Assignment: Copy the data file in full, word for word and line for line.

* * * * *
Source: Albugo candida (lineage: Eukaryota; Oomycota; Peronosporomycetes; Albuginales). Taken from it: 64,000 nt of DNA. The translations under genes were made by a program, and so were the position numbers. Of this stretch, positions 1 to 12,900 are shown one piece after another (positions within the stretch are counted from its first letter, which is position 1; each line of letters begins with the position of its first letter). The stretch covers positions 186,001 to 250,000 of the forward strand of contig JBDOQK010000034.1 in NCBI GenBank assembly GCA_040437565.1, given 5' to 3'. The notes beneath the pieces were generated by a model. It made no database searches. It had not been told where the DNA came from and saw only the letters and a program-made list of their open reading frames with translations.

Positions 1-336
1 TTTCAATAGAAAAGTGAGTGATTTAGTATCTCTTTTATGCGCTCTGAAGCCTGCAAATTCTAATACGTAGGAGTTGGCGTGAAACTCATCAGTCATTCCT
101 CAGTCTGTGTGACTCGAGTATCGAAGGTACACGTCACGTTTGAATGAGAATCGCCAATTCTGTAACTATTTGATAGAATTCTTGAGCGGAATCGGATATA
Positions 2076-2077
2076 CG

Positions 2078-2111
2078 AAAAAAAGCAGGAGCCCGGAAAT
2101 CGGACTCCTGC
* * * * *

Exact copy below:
Source: Albugo candida (lineage: Eukaryota; Oomycota; Peronosporomycetes; Albuginales). Taken from it: 64,000 nt of DNA. The translations under genes were made by a program, and so were the position numbers. Of this stretch, positions 1 to 12,900 are shown one piece after another (positions within the stretch are counted from its first letter, which is position 1; each line of letters begins with the position of its first letter). The stretch covers positions 186,001 to 250,000 of the forward strand of contig JBDOQK010000034.1 in NCBI GenBank assembly GCA_040437565.1, given 5' to 3'. The notes beneath the pieces were generated by a model. It made no database searches. It had not been told where the DNA came from and saw only the letters and a program-made list of their open reading frames with translations.

Positions 1-336
1 TTTCAATAGAAAAGTGAGTGATTTAGTATCTCTTTTATGCGCTCTGAAGCCTGCAAATTCTAATACGTAGGAGTTGGCGTGAAACTCATCAGTCATTCCT
101 CAGTCTGTGTGACTCGAGTATCGAAGGTACACGTCACGTTTGAATGAGAATCGCCAATTCTGTAACTATTTGATAGAATTCTTGAGCGGAATCGGATATA
Positions 2076-2077
2076 CG

Positions 2078-2111
2078 AAAAAAAGCAGGAGCCCGGAAAT
2101 CGGACTCCTGC